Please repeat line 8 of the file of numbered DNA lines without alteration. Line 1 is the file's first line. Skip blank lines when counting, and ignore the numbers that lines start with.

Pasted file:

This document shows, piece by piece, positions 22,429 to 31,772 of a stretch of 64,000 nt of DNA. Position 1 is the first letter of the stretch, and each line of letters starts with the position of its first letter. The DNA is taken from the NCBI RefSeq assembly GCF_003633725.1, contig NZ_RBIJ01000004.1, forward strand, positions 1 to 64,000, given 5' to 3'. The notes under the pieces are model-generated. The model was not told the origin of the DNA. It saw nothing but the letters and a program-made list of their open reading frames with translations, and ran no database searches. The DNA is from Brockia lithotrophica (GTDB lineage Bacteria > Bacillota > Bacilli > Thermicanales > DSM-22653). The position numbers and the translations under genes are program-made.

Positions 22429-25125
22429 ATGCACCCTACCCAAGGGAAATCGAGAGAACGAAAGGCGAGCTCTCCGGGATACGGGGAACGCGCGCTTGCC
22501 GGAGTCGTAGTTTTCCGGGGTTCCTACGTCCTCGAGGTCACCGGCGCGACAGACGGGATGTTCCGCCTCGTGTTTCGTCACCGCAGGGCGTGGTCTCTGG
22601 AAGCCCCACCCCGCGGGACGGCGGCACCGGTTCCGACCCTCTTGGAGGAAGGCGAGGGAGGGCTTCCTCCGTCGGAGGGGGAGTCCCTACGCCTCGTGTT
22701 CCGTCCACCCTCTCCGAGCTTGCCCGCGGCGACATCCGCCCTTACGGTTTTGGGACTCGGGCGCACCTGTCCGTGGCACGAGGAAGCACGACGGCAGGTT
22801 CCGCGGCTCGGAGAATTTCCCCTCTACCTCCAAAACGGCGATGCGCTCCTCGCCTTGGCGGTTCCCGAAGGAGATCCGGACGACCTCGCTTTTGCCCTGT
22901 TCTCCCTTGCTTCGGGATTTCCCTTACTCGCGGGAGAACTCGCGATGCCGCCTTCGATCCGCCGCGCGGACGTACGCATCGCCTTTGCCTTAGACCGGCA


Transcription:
22901 TCTCCCTTGCTTCGGGATTTCCCTTACTCGCGGGAGAACTCGCGATGCCGCCTTCGATCCGCCGCGCGGACGTACGCATCGCCTTTGCCTTAGACCGGCA